Clifford Rosky, an Associate Professor of Law at the University of Utah S.J. Quinney College of Law, addressed the Salt Lake City Council at a November 10 hearing concerning measures to protect gay and transgender residents from housing and employment discrimination.
A spokesman for the Church of Jesus Christ of Latter-day Saints issued an official statement in support of the measures, stating: “The Church supports this ordinance because it is fair and reasonable and does not do violence to the institution of marriage.” “In drafting this ordinance,” he explained, “the city has granted common-sense rights that should be available to everyone, while safeguarding the crucial rights of religious organizations, for example, in their hiring of people whose lives are in harmony with their tenets, or when providing housing for their university students and others that preserve religious requirements. ”
In his remarks, Rosky said:
Thank you, council members, and thank you, Mayor Becker. It is a privilege to be here tonight. My name is Cliff Rosky. I am here tonight as a resident of Salt Lake City, and an employee of the State of Utah. I teach law at the University of Utah S.J. Quinney College of Law. I am here to join the majority of Salt Lake citizens, and indeed, the majority of Utahns, in supporting the passage of these ordinances.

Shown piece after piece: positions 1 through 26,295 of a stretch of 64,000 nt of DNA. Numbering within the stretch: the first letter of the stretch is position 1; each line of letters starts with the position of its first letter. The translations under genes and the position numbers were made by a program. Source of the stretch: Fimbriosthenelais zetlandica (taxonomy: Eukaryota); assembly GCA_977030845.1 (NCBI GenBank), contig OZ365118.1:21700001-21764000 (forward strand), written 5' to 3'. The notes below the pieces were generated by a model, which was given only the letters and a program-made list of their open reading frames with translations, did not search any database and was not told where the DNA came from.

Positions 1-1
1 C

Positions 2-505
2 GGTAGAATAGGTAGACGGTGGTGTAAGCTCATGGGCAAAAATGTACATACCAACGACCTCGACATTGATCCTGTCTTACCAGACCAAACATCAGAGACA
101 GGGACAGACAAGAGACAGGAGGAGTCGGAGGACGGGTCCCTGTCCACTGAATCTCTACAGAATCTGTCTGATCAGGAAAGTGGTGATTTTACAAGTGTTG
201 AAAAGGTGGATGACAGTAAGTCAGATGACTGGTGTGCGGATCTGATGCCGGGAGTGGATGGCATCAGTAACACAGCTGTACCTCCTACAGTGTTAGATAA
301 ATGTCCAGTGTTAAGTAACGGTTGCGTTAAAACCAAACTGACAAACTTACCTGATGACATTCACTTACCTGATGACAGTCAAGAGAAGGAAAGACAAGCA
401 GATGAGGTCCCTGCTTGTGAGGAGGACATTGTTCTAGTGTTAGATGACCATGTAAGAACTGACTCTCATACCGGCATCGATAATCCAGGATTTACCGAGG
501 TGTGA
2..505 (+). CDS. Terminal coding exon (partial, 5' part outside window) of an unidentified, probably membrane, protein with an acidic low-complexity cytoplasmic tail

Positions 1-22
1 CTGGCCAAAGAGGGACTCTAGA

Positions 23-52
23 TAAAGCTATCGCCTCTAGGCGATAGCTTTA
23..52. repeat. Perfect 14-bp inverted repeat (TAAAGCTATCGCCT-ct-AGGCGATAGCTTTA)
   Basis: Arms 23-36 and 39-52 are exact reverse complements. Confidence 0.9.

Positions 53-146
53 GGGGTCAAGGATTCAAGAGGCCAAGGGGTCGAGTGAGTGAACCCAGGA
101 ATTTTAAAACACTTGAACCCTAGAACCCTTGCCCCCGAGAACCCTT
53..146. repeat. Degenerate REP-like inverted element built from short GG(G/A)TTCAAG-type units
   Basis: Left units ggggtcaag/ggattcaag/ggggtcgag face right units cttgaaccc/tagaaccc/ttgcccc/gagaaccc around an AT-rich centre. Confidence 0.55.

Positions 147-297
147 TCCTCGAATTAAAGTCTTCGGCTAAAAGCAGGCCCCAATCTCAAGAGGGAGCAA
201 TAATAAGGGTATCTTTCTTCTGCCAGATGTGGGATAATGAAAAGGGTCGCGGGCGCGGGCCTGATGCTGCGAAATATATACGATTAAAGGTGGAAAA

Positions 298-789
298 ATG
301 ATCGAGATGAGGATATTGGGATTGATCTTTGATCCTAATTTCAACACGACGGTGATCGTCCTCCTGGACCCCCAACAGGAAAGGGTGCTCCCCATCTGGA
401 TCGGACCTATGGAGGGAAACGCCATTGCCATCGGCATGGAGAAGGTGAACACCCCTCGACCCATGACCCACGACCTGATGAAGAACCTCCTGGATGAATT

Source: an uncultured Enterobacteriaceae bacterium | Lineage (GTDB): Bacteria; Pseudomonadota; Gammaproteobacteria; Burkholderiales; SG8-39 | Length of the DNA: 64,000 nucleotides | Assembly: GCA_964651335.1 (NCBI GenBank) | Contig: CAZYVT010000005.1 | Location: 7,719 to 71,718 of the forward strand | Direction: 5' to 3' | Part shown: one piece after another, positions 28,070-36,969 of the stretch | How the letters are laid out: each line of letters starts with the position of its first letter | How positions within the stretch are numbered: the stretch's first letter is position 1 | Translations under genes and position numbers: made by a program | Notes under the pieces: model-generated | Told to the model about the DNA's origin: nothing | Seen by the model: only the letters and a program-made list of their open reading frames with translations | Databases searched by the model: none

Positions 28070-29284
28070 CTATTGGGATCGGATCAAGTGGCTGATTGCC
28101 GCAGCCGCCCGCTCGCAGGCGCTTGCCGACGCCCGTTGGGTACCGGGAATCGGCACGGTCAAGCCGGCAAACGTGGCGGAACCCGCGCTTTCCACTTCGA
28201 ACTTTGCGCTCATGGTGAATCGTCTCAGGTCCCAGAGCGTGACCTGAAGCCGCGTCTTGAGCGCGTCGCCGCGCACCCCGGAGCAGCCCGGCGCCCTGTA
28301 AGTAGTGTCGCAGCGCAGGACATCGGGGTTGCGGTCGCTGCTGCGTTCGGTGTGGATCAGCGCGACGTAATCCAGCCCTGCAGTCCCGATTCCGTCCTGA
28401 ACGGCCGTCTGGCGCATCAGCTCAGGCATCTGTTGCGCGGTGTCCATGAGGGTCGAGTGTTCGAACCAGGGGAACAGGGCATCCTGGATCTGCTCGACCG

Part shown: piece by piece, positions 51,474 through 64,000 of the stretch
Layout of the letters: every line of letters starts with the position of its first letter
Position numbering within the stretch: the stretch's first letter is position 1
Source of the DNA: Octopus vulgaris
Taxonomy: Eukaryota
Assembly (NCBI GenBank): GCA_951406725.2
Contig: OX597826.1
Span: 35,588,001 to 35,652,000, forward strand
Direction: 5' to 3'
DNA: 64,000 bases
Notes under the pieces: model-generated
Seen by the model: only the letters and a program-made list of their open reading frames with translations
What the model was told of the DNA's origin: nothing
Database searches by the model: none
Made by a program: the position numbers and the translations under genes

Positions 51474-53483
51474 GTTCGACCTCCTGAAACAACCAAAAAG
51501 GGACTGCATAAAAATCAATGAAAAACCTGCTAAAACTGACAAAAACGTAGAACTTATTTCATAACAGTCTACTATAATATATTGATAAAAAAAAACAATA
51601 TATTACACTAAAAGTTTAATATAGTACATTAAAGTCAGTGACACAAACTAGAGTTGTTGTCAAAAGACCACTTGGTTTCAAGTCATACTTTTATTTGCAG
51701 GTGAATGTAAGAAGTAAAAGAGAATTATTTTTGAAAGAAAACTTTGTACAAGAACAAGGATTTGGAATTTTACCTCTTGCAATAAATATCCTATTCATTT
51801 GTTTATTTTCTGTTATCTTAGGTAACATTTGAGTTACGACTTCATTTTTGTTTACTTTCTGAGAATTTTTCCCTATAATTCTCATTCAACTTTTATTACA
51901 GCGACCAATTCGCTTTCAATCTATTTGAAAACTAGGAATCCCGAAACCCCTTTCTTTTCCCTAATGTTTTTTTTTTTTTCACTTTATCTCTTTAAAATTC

I would like to take this opportunity to address a few misconceptions about these ordinances, which you may have heard during the public debates, and you may hear during the public comments tonight.
These ordinances do not establish special rights, and they do not create protected groups. There is nothing special about the right to earn a living, or the right to put a roof over your head. These are rights that most of us take for granted, because we already have them.
These ordinances to not grant any special status, or give any special protections, to gay or transgendered people. They give the same protections to all Utahns. Under these ordinances, you can’t be fired because you’re straight, and you can’t be fired because you’re gay, or because you’re transgendered. We should all have the right to be judged by the quality of our work, rather than by our gender, or by the gender of the person we love.
The Salt Lake City Council unanimously approved both ordinances. The Church’s statement and the Council’s vote follow more than two months of private meetings between midlevel LDS officials and five of Utah’s most prominent gay leaders.
The hearing was covered by The New York Times, The Salt Lake Tribune, and KSL 5 TV.